Venetta Morger




Venetta Morger


Venetta Morger discusses her quilt made to support cancer research for MD Anderson and its Ovarian Cancer Quilt Project. She shares how she began quilting and her experiences teaching techniques to fellow guild members. She has been a full time quiltmaker since 2007 and now has devoted studio space in her home. She aspired to have a quilt displayed at the International Quilt Festival in Houston, Texas, and has achieved that goal.




Venetta Morger


Sandy Goldman

Interview sponsor

Julianne Donofrio


Houston, Texas


Katie Demery


Sandy Goldman (SG): Venetta, will you tell me some things about the quilt you brought today?

Venetta Morger (VM): Sure. The quilt that I brought today was made especially for the Cherrywood Challenge that is my brainchild for raising funds for ovarian cancer for MD Anderson [Cancer Center in Houston, Texas]; for research, education, and awareness. This is a quilt that was based on a picture that I had seen of an ancient Turkish painting. I discharged the background and all of the fabrics on there are Cherrywood hand dyed except for the vines. I felted those with my felting machine. Of course I used machine trapunto, machine appliqué to put the flowers on, and then I also machine quilted it myself on my domestic machine.

SG: What did you use to discharge?

VM: I used chlorine bleach, and then you have to wash it very well and use a stopping agent so it will not destroy the fabric.

SG: Do you often discharge?

VM: Not that often. I also do traditional quilting but I'm also venturing into art quilting so I'm trying all different kinds of techniques in art quilting. I'm trying to keep a foot in both realms.

SG: Do you quilt everyday?

VM: I do, but only since about 2007. My mother taught me to sew when I was 10 years old. She was the kind of woman that would stay up all night and make our prom dresses for us. When I got into high school, I designed and made all of my clothes. I'm one of nine children and so she had amazing amount of energy and creativity and panache for us. She taught me how to sew and I never really thought that I would even think about quilting because quilting isn't in my family, until I had my first daughter in1986. I took my first class. It was hand drawn templates, hand piecing, and hand quilting. It took me four years to finish that quilt. I thought 'This is a very long process to get something that's just a wall hanging done'. I didn't end up really quilting much for a couple more years. We had our son a few years later, I was busy being a mom, and I was working part time. We were moving for my husband. My husband is with an oil company and we've moved from Houston to St. Louis, to Wyoming, to Washington, back to Houston, over to Holland, then to England, and now we've been here for the past seven years. My quilt that is in the book, Lone Stars III A Legacy of Texas Quilts, 1986-2011 is called "Wyoming Prairie Winters". In 1992 I thought I would take another quilting class. They had a huge fabric store in Gillette, Wyoming. I took several classes there and they were fantastic. This class that I took was a Feathered Star class, it was with templates but with machine piecing this time, and doing Y seams. It was very technical and I completed the wall hanging project. I enjoyed the process so much that I bought a lot of fabric that I thought would be great if I repeated this four times and made it into a bed-size quilt. Well, with children and moving, I have taken that pattern and that project to all of the places with me around the world and then back to Texas. I started it in 1992, I lost the directions, I went to all kinds of resources to try to figure out how to put together Feathered Stars, all different kinds of techniques. I was trying to piece it all together on my own and then in 2008 my baby sister, Audra Morger-Bonilla, who was 39 at the time, was diagnosed with Stage IV ovarian cancer. I decided life is too short; I need to finish my quilts. This was one of the projects that was one of my oldest ones. I put my mind to it and I figured out how to put it all together. Then, when I had it all together, I was afraid to quilt it. I wanted to finish it wholly on my own. It wasn't until I took a class by Sue Nickels. She was our guest speaker and taught a workshop at my Woodlands Area Quilt Guild. She taught me how to machine quilt a queen size quilt on my domestic machine. She gave me the confidence and I ended up planning my stitches. Of course, Sue Nickels is the penultimate of feathers, which I just adored. She taught me a very easy way. I really enjoyed it and I ended up finishing that quilt and entering it in my guild quilt show. It won an award and then it's gone on to capture the eye of other people. That's my first baby, really top to bottom. I've made a number of quilts where I've pieced the top and given it to a long armer to finish it. But this one I wanted to do totally on my own.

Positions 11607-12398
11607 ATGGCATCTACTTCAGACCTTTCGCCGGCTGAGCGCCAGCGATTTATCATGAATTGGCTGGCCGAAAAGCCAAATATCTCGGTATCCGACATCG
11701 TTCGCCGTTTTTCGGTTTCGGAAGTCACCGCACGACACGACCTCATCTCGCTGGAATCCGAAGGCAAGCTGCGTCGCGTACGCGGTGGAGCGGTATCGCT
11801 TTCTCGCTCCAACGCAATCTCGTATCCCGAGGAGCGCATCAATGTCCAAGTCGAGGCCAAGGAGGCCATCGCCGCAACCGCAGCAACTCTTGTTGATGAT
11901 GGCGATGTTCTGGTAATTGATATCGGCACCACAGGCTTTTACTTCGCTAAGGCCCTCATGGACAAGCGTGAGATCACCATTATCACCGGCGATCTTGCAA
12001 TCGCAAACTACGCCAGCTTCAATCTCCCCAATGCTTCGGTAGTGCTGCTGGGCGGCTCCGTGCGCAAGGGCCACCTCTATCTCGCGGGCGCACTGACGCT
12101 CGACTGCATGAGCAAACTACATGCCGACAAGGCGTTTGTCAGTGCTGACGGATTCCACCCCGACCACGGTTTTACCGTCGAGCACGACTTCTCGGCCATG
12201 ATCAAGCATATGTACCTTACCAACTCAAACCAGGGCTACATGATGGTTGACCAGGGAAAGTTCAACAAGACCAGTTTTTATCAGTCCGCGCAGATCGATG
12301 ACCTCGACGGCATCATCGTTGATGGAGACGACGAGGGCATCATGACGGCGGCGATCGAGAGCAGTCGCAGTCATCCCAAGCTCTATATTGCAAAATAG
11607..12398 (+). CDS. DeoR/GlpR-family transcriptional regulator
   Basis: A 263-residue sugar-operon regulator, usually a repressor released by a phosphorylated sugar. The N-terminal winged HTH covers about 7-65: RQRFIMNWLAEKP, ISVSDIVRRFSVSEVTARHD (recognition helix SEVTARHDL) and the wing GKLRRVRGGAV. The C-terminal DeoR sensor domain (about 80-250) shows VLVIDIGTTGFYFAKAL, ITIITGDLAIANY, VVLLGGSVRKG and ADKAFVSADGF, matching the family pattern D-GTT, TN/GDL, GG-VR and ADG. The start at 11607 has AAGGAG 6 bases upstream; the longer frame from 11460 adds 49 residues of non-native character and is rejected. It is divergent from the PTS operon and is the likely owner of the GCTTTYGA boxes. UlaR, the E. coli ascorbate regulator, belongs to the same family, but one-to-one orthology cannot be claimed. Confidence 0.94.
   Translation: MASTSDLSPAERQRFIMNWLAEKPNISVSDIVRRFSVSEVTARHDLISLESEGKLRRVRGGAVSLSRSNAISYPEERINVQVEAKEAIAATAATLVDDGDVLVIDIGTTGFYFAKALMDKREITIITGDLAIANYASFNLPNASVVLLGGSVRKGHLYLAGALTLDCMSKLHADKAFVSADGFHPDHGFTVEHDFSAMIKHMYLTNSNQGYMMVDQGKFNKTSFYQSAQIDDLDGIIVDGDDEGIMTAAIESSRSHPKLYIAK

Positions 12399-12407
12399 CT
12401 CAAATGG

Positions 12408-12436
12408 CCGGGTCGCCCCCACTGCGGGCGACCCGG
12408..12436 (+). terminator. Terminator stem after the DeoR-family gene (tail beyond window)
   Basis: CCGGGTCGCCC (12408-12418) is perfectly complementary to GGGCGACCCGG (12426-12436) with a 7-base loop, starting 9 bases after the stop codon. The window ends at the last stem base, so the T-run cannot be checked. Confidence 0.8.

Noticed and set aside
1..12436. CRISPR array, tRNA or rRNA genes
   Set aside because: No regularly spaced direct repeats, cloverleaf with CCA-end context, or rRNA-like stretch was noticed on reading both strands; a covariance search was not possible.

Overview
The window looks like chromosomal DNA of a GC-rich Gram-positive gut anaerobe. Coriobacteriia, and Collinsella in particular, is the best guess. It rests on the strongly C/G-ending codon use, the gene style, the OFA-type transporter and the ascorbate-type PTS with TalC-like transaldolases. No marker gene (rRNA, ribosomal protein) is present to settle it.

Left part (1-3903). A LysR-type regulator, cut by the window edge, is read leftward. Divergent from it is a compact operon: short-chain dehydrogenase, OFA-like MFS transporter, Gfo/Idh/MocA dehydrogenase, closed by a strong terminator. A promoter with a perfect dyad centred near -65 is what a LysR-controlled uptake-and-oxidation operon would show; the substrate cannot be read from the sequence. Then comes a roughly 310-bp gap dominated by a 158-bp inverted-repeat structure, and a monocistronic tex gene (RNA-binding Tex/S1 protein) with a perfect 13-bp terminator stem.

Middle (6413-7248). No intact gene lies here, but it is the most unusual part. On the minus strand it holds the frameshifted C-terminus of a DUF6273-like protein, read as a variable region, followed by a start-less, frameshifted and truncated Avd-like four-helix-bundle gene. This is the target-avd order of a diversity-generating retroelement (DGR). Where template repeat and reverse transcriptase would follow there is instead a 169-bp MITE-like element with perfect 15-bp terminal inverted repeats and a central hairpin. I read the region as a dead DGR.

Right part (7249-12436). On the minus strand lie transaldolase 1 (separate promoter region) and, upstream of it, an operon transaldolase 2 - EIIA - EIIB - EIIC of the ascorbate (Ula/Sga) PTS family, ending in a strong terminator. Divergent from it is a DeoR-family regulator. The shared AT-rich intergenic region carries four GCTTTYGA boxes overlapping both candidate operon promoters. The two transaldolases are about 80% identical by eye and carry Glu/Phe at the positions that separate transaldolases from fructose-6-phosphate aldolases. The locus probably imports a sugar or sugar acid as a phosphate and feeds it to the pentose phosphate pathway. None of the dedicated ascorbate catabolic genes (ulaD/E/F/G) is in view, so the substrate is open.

SG: So that's the quilt that is published in the Lone Stars Three?

VM: Yes.

SG: How did you feel when you found out it was going to be in the book?